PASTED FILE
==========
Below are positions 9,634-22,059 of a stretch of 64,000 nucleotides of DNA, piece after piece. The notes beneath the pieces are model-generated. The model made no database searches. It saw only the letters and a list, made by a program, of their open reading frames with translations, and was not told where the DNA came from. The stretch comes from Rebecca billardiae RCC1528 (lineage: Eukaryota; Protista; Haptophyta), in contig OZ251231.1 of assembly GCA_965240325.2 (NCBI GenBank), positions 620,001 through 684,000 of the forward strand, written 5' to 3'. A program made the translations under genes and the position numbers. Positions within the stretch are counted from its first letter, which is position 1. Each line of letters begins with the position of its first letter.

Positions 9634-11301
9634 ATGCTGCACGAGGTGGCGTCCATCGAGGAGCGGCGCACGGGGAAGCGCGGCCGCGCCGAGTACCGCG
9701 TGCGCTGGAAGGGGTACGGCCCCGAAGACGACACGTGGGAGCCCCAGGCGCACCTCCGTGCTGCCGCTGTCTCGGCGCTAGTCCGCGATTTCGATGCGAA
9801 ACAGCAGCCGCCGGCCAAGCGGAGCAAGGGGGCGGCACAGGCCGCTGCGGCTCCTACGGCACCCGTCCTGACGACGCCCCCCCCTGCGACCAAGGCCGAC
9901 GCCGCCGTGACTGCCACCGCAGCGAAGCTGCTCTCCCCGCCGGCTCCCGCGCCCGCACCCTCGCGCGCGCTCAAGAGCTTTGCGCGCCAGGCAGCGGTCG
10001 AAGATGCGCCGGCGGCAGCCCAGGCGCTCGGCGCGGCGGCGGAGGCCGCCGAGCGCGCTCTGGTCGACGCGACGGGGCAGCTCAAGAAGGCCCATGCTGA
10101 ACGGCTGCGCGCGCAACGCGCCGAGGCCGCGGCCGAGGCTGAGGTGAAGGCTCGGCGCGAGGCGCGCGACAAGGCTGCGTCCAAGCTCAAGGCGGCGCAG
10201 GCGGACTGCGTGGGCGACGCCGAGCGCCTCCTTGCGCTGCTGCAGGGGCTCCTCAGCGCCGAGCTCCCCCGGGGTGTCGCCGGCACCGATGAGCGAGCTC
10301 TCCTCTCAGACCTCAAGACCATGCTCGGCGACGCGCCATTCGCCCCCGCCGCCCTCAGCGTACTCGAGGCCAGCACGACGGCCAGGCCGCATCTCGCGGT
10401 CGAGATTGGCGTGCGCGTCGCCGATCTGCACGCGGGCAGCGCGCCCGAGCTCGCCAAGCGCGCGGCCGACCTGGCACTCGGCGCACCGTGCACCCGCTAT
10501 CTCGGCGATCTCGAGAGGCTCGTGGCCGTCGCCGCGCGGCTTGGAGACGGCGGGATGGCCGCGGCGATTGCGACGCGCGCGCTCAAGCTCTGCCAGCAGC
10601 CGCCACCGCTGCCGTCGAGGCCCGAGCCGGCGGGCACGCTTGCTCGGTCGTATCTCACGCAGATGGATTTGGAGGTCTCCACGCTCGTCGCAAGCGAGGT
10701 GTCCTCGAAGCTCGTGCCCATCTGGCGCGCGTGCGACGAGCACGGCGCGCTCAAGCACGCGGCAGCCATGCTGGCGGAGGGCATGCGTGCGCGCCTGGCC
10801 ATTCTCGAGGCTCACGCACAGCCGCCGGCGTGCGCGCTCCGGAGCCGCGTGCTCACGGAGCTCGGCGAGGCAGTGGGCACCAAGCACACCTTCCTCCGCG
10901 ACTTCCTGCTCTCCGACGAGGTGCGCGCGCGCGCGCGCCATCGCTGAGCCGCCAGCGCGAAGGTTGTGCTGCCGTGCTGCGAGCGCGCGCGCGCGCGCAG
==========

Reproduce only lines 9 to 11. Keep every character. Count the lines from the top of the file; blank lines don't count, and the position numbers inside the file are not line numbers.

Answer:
10201 GCGGACTGCGTGGGCGACGCCGAGCGCCTCCTTGCGCTGCTGCAGGGGCTCCTCAGCGCCGAGCTCCCCCGGGGTGTCGCCGGCACCGATGAGCGAGCTC
10301 TCCTCTCAGACCTCAAGACCATGCTCGGCGACGCGCCATTCGCCCCCGCCGCCCTCAGCGTACTCGAGGCCAGCACGACGGCCAGGCCGCATCTCGCGGT
10401 CGAGATTGGCGTGCGCGTCGCCGATCTGCACGCGGGCAGCGCGCCCGAGCTCGCCAAGCGCGCGGCCGACCTGGCACTCGGCGCACCGTGCACCCGCTAT